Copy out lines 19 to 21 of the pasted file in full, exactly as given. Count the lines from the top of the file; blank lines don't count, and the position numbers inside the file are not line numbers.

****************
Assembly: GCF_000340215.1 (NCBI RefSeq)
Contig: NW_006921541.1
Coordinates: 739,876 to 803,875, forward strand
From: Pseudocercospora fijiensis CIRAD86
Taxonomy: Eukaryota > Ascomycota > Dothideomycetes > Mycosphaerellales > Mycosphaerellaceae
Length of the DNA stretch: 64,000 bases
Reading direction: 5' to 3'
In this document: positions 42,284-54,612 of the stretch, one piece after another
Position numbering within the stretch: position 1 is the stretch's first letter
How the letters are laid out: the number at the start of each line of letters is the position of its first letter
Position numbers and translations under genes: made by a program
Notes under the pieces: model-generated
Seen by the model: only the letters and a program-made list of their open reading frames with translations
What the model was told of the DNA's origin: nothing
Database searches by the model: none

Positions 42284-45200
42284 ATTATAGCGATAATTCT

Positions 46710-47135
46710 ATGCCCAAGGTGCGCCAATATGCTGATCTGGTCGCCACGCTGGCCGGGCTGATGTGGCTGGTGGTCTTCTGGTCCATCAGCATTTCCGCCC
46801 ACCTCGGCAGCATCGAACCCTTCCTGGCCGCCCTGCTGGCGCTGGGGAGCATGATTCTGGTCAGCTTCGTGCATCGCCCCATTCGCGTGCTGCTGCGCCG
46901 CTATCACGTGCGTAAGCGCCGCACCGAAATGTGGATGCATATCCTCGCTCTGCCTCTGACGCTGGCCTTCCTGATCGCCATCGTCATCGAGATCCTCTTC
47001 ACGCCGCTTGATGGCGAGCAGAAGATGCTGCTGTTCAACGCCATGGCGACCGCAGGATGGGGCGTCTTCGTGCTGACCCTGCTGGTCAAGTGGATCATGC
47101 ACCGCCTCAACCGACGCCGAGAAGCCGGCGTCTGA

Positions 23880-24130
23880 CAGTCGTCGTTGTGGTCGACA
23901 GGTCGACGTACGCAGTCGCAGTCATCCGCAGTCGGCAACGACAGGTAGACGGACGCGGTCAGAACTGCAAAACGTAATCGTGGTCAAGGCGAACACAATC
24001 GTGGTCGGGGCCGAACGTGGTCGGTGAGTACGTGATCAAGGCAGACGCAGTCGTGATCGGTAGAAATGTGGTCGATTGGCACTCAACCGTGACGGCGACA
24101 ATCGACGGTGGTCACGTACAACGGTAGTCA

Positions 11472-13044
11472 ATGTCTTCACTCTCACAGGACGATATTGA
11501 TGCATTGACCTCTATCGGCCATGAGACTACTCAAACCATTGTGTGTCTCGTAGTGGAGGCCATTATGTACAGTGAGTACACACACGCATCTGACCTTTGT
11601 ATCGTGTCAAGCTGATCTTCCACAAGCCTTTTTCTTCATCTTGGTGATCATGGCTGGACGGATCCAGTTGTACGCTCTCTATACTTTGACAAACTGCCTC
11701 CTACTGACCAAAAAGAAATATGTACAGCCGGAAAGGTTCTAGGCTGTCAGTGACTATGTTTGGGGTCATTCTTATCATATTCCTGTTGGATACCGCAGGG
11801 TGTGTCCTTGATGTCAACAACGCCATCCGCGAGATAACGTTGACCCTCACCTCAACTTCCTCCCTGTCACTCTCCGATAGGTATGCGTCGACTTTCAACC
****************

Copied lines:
46710 ATGCCCAAGGTGCGCCAATATGCTGATCTGGTCGCCACGCTGGCCGGGCTGATGTGGCTGGTGGTCTTCTGGTCCATCAGCATTTCCGCCC
46801 ACCTCGGCAGCATCGAACCCTTCCTGGCCGCCCTGCTGGCGCTGGGGAGCATGATTCTGGTCAGCTTCGTGCATCGCCCCATTCGCGTGCTGCTGCGCCG
46901 CTATCACGTGCGTAAGCGCCGCACCGAAATGTGGATGCATATCCTCGCTCTGCCTCTGACGCTGGCCTTCCTGATCGCCATCGTCATCGAGATCCTCTTC